Microsoft research has a long-standing commitment to games for learning, beginning more than a decade ago with our support of Henry Jenkins and the MIT Education Arcade through programs like Games to Teach and iCampus. This work complemented games research being performed by Michel Pahud, Andy Wilson, and other Microsoft researchers. More recently we founded the Games for Learning Institute, a consortium of 8 universities, 14 principal investigators, and a small army of graduate students whose mission is to find out what makes games fun, what makes them educational, and develop patterns to assist developers in the creation of effective educational games.
One of those principal investigators is Professor Andrew Phelps, founding director of the Rochester Institute of Technology (RIT) School of Interactive Games & Media (IGM) within the B. Thomas Golisano College of Computing and Information Sciences at RIT. Andy began his experiments with games for learning as far back as 2003 when he created MUPPETS to teach computational thinking through 3-D graphics and animation. More recently, he and Jessica Bayliss began pushing the boundaries of games in the classroom by conducting an experiment to award experience points to students in lieu of grades. In collaboration with Elizabeth Lawley, professor of IGM and director of the RIT Lab for Social Computing and creator of the citizen heritage experiment Picture the Impossible, and Elouise Oyzon, associate professor of IGM, he began to develop a much more ambitious idea: create a “frame game” that wraps around the most common activities inherent to student life at RIT.
- Develop a platform that deeply integrates with the school’s core student information systems in order to create gameful experiences for students that pervade their digital and analog lives
- Use this platform and the resulting experiences to gather data on student activities, improve student motivation, and reduce attrition in the IGM freshman class.
Just Press Play
Our first official project is Just Press Play, an experiment to craft gameful experiences for the students of Rochester Institute of Technology (RIT) undergraduate programs in Game Design and Development and New Media Interactive Development. You can get an even deeper dive into the project by visiting the Just Press Play developer blog.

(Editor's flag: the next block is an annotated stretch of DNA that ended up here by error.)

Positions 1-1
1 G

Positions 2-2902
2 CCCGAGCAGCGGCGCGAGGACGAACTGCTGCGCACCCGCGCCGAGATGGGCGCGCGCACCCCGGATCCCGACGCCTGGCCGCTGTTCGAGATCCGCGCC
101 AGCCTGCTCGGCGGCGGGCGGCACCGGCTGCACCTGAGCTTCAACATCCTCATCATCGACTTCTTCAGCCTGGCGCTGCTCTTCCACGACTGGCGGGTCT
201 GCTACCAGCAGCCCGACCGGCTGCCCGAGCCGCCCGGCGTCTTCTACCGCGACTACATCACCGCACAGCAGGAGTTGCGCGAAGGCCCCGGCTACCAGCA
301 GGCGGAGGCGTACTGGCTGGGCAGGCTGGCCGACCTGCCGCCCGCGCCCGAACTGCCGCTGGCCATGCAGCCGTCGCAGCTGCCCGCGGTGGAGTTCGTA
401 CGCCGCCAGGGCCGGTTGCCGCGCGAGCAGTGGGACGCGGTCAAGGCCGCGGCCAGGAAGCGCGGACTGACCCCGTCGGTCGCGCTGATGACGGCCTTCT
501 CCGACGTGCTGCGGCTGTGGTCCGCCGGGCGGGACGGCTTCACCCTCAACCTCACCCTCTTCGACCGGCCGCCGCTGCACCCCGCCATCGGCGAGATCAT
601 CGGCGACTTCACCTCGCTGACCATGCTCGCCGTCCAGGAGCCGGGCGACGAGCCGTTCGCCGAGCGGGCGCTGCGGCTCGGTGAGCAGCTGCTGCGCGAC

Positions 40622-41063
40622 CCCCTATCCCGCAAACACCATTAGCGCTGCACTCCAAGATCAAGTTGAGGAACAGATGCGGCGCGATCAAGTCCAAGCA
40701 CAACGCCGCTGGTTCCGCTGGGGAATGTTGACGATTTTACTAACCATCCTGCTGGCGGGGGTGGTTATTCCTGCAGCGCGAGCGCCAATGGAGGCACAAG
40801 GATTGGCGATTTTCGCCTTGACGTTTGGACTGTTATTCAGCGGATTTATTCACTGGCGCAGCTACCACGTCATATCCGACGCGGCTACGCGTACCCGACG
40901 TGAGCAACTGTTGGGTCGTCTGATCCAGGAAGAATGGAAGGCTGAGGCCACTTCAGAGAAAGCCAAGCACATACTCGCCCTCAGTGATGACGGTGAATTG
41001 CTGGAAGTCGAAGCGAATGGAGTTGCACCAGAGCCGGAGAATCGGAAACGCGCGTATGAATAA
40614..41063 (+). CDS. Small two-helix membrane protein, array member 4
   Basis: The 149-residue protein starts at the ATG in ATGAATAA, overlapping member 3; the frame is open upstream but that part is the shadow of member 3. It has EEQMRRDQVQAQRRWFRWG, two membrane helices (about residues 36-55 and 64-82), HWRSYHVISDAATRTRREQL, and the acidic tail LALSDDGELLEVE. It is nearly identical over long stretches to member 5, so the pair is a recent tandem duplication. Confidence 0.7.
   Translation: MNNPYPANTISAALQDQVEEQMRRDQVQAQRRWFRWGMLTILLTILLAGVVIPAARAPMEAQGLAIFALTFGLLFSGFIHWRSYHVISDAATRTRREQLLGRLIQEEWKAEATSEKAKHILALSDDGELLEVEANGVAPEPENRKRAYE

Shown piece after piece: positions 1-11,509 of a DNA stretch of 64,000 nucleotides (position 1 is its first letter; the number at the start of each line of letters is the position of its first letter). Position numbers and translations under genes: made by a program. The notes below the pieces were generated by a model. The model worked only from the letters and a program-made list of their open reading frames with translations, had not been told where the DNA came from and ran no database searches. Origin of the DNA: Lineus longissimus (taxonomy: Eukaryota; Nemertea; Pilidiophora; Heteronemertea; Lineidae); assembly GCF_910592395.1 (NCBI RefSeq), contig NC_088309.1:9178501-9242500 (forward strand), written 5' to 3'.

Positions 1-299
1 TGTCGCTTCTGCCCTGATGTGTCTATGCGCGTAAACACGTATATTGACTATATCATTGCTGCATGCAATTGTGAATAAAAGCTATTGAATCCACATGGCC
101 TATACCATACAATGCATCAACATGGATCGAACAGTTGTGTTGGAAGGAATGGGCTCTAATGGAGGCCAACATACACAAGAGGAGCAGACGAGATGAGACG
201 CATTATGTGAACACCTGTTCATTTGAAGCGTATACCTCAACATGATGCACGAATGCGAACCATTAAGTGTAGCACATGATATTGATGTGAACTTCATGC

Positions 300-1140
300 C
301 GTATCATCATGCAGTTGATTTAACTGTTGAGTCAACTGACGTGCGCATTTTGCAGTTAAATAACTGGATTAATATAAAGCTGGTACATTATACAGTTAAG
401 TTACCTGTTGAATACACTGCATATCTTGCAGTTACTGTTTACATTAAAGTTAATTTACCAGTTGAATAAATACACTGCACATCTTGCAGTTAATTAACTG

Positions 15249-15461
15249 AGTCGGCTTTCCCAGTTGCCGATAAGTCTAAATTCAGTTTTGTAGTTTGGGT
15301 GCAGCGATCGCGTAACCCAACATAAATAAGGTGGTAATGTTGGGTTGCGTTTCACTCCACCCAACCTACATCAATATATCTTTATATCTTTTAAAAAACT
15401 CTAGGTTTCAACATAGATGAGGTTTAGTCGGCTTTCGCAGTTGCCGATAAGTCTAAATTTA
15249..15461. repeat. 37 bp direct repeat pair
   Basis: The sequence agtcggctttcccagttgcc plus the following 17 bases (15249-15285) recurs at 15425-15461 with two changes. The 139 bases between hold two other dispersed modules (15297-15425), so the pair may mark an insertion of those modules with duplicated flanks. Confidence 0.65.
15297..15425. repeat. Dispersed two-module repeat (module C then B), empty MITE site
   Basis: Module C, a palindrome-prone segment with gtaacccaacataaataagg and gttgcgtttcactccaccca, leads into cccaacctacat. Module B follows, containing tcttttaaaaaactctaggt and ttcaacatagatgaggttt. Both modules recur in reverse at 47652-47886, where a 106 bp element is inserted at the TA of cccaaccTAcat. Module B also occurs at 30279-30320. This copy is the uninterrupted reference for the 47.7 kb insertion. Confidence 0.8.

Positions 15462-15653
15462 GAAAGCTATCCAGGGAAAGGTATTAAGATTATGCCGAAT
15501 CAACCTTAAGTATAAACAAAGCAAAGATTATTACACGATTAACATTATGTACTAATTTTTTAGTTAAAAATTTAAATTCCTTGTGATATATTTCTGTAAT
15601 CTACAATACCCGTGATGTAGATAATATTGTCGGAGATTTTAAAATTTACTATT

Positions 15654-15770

The vision: We intend to build a pervasive game system that engages our students more fully (or, as McGonigal might put it, gamefully) in activities that will improve their ability to manage the college experience, help prepare them for careers in game development and new media, give them a sense of accomplishment and progress along the path to their goal of graduation, and provide them with a way to meaningfully demonstrate and record the variety of skills they have mastered.
The goal: Our immediate goal is to develop a game-based achievement system that helps our students navigate the intellectual, social, and developmental challenges of their undergraduate experience, and provides them (and us) with a clearer picture of their progress. We are designing this system specifically for students in the School of Interactive Games and Media, but are cognizant that future development should take into account the need to adapt the content for other contexts and communities.
Just Press Play pilot program launched in October 2011.
The Just Press Play experiment is an important first step in bringing gameful experiences to education, but it is only the beginning. Throughout the year we intend on announcing additional partnerships with other researchers and organizations to build out the foundations of a unified “game layer” for education. This layer is similar to the social layer developed in the first decade of the twenty-first century to support a unified representation of identity and social networks across websites and applications. The social layer is arguably complete with the creation of the Open Graph protocol and applications such as Bing Social Search. Now we need to begin work on another layer, one that will instrument our everyday experiences, transform these experiences into gameful experiences and, by doing so, provide the inputs for entirely new capabilities such as eportfolios, adaptive learning, and project-based learning.
Intrinsic motivation is a primary goal of the game layer, but there are other benefits as well. Because a great deal of data is needed to power these gameful experiences, we are encouraging participants to instrument their digital and analog lives in a way similar to how Foursquare encourages players to keep track of the places they visit. This instrumentation provides entirely new insights into the worlds of students and educators. It enables large-scale longitudinal studies that span the many institutions of learning that we travel through over the course of our lives. It is the promise of true K-Gray learning environments to teach twenty-first-century skills and guide our students along a “hero’s journey” of lifelong learning.